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Café Conversations To the Backdrop Of a Rattling Keyboard

by Malcolm Carvalho

Malcolm Carvalho has found the setting of a café both intimidating and receptive as a writer. This poem is about one evening spent writing while still being a fly-on-the-wall.

My fingers run in a frenzy over the keyboard,
words frothing out like a can popped open.

Except this time, the flow goes on for longer.

The café’s filled with chatter
from voices I might never hear again,
or if chance permits I might.
Not that I prefer one way over the other.

For long, I have wondered if people hide novels in their daily lives.
Here in this café, I am more certain.
Seated on stone benches under artsy lamps,
People spill out words from their day,
unedited, not a word crafted with deliberation.

Back in my writing,
I leave enough space between lines,
who knows
some of the patrons here
might just walk in
onto a page
and ink it with their colours.

A female voice booms intermittently,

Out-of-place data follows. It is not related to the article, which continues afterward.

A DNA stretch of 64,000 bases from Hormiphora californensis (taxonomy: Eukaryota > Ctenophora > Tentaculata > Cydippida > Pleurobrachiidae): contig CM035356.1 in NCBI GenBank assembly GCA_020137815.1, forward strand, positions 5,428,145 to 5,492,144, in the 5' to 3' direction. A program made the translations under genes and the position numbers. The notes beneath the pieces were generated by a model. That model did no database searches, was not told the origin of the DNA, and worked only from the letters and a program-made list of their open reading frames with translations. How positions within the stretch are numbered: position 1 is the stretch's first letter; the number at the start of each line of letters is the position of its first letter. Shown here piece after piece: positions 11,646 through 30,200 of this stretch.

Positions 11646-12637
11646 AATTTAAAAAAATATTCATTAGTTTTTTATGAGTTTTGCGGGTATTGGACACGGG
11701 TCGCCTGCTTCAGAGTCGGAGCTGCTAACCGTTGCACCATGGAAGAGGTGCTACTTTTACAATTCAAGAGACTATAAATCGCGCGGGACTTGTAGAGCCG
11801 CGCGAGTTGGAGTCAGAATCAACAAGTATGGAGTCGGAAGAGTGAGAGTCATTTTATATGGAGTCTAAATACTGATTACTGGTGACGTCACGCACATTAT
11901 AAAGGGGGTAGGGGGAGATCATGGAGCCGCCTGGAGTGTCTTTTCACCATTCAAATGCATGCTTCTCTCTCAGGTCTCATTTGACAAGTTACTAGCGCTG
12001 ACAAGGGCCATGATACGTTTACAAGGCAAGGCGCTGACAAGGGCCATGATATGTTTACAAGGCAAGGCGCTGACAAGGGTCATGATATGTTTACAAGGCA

crushing the silence in the café.
She’s asking her friend if she’s in love,
or in love with being in love.

At the table to my right,
a man, his spectacles too old for him and ears like antennae,
is an attentive disciple to his companion
whose flowing discourse begins with economics and money,
then moves on to philosophy and theology and religion,
and settles for a while on Newtonian physics and time travel,
conjecturing how wrinkles age slower in space,
and whether a space traveller would look younger than his grandson
when he returns from a trip to Jupiter.
Next they discuss cultural invasions and the Chinese economy.

I return to the book oozing from my fingers.
A productive time it has been, I think,
as I sip the tea tinged with ginger and lemon and honey.
Fiction and fact, poised to merge earlier,
have stayed apart today.
My imagination has to work harder to do the job.

The intellectuals are now discussing history,
debating between Gandhi and Godse.
Talk strays to invaders: Ghazni, Ashoka, Alexander, and Hitler.
The discussion reaches higher decibels, voices impassioned.
I think it’s time to go home.

Malcolm Carvalho writes poetry and fiction when he is not occupied with his daytime job of a software engineer. His work has been featured in Spark, 365 Tomorrows, Reading Hour, Literary Yard and Muse India. He has attended the Bangalore Writers Workshop, and is a regular at weekly poetry meet-ups at Lahe in Bengaluru.
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